I don't remember the rule but my grade 6 teacher would ALWAYS mark it wrong If the part of the sentence after the BUT was a fragment. She would preach this each time someone got it wrong on a paper or an exam.

      "Just because that's how you soeak doesn't mean it's proper grammar and until you're Stephen King you won't get away with it in school

      I had fun bit left early WRONG I had fun bit I left early. RIGHT

      Something about "Just because someone did something... the BUT is there tontwll you that someone else could have done something else. Hope that helps


      "we did not dance yesterday but we enjoyed a lot" was the answer. Would any English speaking person understand that "ourselves" is naturally implied????


      My response to "... but we enjoyed a lot" is, "What did you enjoy? - ourselves, it, the dance,the food, the games?" An object of some sort is required.


      We didn't dance yesterday, but still enjoyed ourselves a lot.


      No one seems to be noticing that the present and past are the same in first person plural. Any comments?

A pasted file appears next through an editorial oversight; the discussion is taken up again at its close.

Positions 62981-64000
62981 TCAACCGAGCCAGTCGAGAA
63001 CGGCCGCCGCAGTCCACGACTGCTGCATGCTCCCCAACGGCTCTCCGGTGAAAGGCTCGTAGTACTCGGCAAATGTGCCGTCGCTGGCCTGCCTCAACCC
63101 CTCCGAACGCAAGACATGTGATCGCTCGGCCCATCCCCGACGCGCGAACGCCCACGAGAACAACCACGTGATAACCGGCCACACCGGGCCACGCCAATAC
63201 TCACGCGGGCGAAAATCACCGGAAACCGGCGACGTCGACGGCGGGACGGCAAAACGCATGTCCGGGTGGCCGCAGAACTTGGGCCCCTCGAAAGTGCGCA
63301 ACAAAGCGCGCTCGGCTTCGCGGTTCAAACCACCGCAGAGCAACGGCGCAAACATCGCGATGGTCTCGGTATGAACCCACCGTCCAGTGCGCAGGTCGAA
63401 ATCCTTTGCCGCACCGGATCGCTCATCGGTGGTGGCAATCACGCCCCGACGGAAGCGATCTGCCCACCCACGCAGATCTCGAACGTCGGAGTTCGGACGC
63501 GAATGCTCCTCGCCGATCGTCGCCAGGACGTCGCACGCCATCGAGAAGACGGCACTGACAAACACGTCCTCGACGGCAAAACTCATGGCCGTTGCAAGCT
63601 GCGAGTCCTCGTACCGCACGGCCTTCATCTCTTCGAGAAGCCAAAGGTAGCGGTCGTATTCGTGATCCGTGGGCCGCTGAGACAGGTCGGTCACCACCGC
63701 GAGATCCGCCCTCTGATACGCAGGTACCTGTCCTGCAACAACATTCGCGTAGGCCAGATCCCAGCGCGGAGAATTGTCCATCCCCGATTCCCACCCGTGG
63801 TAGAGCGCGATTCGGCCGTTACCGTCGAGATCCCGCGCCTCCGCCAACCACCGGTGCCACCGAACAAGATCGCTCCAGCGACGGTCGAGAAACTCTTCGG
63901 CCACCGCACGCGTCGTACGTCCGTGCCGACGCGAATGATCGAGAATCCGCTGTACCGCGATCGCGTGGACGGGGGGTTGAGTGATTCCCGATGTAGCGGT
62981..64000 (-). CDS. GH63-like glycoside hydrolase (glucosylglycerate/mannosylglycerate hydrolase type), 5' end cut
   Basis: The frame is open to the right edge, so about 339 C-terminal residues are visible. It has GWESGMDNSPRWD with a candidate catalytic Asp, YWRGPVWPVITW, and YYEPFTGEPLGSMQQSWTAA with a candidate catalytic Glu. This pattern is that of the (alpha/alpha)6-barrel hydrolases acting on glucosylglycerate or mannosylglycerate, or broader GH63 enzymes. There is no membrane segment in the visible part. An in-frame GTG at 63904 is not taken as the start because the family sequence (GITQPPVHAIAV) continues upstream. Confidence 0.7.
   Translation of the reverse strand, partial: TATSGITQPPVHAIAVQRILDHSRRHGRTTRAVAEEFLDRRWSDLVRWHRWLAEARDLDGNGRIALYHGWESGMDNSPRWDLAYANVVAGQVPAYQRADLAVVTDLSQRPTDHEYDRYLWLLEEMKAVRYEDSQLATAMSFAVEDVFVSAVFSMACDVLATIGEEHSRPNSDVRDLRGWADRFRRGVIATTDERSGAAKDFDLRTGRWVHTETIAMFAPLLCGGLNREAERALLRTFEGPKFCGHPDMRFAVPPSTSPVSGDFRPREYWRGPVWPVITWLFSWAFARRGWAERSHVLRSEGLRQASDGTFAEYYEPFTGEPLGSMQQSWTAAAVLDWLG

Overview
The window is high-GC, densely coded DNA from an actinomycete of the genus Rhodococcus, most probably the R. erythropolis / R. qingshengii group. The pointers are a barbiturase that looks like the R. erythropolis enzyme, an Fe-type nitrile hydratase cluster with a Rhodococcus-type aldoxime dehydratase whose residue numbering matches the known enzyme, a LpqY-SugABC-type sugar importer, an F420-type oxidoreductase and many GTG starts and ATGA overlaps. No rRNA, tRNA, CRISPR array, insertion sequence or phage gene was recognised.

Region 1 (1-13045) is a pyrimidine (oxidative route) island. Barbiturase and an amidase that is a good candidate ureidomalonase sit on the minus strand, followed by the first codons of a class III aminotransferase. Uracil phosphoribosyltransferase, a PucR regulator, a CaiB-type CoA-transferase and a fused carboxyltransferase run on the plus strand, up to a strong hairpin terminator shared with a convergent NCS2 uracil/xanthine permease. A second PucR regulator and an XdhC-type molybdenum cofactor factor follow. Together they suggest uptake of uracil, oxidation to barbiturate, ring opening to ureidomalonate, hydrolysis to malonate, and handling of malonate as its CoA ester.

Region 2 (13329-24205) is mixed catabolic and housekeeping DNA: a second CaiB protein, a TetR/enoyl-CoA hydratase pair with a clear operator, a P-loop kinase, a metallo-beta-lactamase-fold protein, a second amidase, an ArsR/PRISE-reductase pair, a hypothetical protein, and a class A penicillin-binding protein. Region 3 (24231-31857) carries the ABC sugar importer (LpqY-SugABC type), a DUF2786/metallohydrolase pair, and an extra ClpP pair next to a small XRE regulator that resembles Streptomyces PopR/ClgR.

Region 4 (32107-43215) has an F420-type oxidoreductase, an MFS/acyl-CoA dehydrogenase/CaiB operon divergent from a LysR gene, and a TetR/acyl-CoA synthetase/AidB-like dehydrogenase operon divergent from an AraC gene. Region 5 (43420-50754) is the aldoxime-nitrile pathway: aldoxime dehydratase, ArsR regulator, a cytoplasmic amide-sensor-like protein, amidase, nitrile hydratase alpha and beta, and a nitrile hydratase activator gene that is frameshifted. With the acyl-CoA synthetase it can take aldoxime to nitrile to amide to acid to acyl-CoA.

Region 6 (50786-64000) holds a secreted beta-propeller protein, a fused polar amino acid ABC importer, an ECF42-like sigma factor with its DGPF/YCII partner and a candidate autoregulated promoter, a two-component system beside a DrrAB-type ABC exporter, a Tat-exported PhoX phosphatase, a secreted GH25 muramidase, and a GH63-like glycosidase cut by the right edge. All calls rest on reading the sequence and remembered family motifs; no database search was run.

Both -ar and -ir ending verbs are the same. Context cues tell you whether it's present or preterite.

      I've been doing the little lessons offered right at the beginning of each lesson and they're helping some.


      Thanks. I actually have many Spanish speaking friends so I will ask them about it as well.



      This is a pretty good site--they have "for pay" but you can take all of the grammar lessons for free. I think the major difference is the "for pay" part offers more quizzes. It works pretty well with Dúoling as a kind of complement.


      I need to get back to it. I got up to lesson 55 and have stalled. I have referenced some of the lessons on conjugation, which is the maddening part of the language to me.